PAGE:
Spending several months on compiling detailed research into high street and production trends, Julie felt the time was right to reshore textile production, predominantly because of material costs, lead-in fashion times and seasons have compressed considerably since the late 1990s.
“In the old days everyone went off shore for pricing reasons, but that was when raw materials made up 60% of your costs,” she explained.
“Now they make up 80% of costs, so going overseas for cheaper labour costs is crazy.
“Also, the shorter the lead-in time the better you can sell. In Asia, progress in manufacturing means firms there are now producing huge volume orders, and those quantities and timings aren’t viable to test things.”
Maintaining contacts from her lengthy career led Julie to an informal chat with the technical director at Tesco, who agreed with her belief in an ethical trading firm, focussing on responsible sourcing of materials, creating new textile industry jobs and placing a firm flag in the hugely exportable Made in Britain camp.
And through support in capital expenditure from Tesco and the formation of a tentative three-year production plan with the retail giant, Julie and David ploughed their retirement funds into creating the AMA Group, now based at Peterlee Business Park.
Some £900,000 was invested in machinery, which is operated in cell production strategy.
Instead of having teams of 25 working on one machine, each cell of six to eight machinists works on eight to 10 machines, working together as a team to increase their skills.
As well as bringing the textile trade back, Julie is delighted to have re-employed machinists who were devastated to lose their jobs when the industry collapsed more than 15 years ago.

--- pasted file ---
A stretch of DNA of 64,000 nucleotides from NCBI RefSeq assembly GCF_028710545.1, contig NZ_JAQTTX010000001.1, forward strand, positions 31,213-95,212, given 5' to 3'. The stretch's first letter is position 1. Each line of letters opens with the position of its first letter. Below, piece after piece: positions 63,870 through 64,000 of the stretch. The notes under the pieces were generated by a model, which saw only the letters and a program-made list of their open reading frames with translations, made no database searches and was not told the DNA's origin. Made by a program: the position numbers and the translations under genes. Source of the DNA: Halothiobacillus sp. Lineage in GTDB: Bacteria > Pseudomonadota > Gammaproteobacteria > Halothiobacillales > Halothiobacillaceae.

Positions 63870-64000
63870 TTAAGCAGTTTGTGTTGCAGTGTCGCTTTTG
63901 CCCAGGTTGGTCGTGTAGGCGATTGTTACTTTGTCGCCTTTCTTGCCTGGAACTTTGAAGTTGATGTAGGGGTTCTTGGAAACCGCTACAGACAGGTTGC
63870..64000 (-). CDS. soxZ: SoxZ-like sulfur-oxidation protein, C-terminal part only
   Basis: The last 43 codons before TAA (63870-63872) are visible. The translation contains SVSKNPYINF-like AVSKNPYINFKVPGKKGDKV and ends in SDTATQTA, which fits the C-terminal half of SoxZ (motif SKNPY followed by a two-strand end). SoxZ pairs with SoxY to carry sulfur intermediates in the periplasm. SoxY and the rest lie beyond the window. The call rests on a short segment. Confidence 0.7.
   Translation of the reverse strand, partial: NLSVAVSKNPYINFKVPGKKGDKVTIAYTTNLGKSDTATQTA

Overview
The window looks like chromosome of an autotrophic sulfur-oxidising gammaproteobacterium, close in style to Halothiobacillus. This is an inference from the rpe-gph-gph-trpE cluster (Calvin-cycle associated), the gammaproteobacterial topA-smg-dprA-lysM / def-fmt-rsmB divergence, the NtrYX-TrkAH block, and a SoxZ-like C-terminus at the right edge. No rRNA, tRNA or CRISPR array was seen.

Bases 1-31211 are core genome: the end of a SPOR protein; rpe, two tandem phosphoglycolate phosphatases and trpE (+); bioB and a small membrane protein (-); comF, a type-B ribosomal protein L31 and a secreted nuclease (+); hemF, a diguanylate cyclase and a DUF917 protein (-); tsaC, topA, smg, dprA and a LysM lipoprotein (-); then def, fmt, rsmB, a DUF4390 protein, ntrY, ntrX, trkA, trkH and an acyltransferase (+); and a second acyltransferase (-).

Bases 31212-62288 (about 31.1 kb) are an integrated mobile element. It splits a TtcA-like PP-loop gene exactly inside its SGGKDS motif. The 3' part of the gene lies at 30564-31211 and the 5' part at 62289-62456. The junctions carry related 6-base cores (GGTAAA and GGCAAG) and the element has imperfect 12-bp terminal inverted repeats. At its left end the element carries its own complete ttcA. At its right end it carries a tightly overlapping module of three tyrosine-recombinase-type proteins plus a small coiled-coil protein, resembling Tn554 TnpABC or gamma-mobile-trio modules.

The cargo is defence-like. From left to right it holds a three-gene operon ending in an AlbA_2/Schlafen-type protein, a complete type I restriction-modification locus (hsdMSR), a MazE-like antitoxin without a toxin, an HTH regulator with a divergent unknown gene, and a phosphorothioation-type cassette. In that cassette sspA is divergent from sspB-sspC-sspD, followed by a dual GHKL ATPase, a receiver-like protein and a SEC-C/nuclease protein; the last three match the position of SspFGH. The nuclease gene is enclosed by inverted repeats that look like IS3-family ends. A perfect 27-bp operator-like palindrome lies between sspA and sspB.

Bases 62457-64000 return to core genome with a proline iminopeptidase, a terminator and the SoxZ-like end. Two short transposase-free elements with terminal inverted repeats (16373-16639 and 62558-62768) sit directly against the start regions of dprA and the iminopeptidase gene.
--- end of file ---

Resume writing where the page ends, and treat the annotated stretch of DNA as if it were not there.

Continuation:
The workers are in the main aged over 40 – the youngest is 32 – but through talks with Northumbria University and other further education providers, Julie hopes to employ younger workers in the future, while also giving them new skills.
Within the 45,000sqft of the former call centre at Whitehouse Point the firm’s light and airy atmosphere, air conditioning and huge glass windows go a long way to dispel the image of “Coronation Street-style sweat shops”, a conscious location decision made to attract a new generation of workers.
Talks are being held with a string of major retailers, one of which could potentially bring in £3m over three years.
The team of machinists is constantly growing and the five directors say they are well on course to grow to employ 180 to 200 people by the end of 2015, and there is huge potential for further growth.
“The intention is once we fill this site, which will be full when we have 200 people, we will open a second site, and we’re already looking at other factories in various places.
“Within three years we’ll at least have a second factory, full equipped and with people in place, and I want us to offer a full portfolio of clothing, the full spectrum, and not just women’s clothing.
“However, what’s crucial to our industry is the reshoring of all the other ancillary elements needed within textiles – zips, threads, belts and so on.
“We can buy from Europe and that takes about a week, but all of these kinds of businesses once operated in the UK so their return would make the whole industry more sustainable, and fast.”
Working alongside your spouse could prove tricky, but this isn’t the case for Julie and David.
She said: “I’m a very, very driven person and I’m quite boring – we both are. We’re both so determined to make this succeed so it’s all we think about.
“I live and breathe work. And if I’m not waking up at 4am to do something work related I’m looking at opportunities for products, reading magazines, looking at what other people are doing. This is our passion, even though some think we are crazy.”